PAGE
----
For centuries, Hungary dominated the culture, geography and socioeconomic life of Central Europe. Its defeat in World War I, however, cost the nation three-quarters of its territory, all of its coastline, a third of its population and much of its diverse demography. Today, Hungary is a landlocked and largely homogeneous country — a shadow of its former self.

In Hungary’s rural northeast — near its borders with Slovakia, Ukraine and Romania — one small community of faith offers a glimpse of Hungary’s multiethnic past. Sheltered by the Carpathian Mountains, some 290,000 people — ethnic Hungarians (Magyars), Gypsies (Roma), Romanians, Rusyns and Slovaks — make up the Hungarian Greek Catholic Church.

While each of these ethnic groups maintains its own proud history and traditions, they together have forged a dynamic church authentically Hungarian, Byzantine and Catholic.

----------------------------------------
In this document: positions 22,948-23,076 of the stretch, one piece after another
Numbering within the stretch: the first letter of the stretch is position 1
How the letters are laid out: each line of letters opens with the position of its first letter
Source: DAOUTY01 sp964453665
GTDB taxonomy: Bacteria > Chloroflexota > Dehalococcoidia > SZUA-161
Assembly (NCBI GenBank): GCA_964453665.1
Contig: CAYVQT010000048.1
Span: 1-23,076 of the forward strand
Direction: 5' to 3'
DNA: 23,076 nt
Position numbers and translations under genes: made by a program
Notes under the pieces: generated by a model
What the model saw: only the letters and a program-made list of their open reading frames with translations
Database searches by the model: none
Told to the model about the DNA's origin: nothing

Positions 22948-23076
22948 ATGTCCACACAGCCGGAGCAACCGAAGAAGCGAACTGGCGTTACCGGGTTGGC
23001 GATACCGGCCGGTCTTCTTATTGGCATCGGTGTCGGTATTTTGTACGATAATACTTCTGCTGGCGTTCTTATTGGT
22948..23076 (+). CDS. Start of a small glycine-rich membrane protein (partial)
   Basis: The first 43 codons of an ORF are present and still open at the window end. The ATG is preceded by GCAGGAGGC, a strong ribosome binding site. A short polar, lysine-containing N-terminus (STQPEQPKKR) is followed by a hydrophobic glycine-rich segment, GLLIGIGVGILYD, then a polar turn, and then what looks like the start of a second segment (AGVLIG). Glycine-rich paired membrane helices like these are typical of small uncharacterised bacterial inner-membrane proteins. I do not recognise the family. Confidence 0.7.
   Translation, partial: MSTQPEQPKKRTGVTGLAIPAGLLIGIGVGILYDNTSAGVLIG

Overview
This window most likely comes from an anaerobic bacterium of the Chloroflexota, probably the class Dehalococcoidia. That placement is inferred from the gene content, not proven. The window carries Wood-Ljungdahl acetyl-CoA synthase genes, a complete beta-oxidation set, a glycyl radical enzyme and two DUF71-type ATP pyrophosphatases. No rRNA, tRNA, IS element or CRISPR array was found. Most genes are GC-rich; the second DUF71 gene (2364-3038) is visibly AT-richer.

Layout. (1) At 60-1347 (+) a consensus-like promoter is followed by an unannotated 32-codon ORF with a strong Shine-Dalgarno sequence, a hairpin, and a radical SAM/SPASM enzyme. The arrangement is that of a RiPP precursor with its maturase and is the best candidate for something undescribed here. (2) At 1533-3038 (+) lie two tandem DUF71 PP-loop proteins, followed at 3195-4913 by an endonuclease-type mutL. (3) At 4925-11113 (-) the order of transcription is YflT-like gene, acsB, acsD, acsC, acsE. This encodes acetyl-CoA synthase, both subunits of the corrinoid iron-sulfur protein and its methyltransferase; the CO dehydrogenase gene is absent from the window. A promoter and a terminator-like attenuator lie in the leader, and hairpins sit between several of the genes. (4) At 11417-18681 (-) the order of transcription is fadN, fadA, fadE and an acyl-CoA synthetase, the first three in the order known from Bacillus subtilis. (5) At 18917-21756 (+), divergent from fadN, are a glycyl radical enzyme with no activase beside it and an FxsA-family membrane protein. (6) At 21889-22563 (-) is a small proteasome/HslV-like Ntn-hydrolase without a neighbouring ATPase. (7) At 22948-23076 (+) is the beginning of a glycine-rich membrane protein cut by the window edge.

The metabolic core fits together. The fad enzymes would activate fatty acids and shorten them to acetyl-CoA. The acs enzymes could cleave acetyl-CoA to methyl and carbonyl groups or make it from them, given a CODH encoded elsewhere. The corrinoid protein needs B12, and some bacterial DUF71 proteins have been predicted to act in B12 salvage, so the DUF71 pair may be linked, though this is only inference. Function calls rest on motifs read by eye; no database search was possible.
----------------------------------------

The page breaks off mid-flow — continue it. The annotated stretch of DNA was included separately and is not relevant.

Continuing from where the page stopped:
Hungary’s Greek Catholics were spared the persecutions suffered by Greek Catholics in Romania and Ukraine during the Soviet-dominated era. Though religious communities were closed, priests and religious dispersed, schools shuttered, catechesis limited and non-liturgical activities monitored, the church survived. In 1950, Bishop Miklós Dudás, O.S.B.M., established a seminary within the walls of his residence in the town of Nyíregyháza. While youth programs and sodalities were prohibited, parish pilgrimages to Máriapócs, a little Greek Catholic village famous for its miraculous icon of the Virgin Mary, continued with great enthusiasm.


Crucifix in front of the Protection of the Virgin Marcy Church in Nyíracsád, Hungary. (photo: Balazs Gardi)

With the collapse of the Iron Curtain, Hungary’s Greek Catholic Church surged to fill the void left after a half-century of despotic rule. Led by Bishop Szilárd Keresztes, Hungary’s Greek Catholic community collected icons, liturgical books, vestments and other sacramentals. These the bishop immediately offered to the once banned Greek Catholic churches in Romania and Ukraine.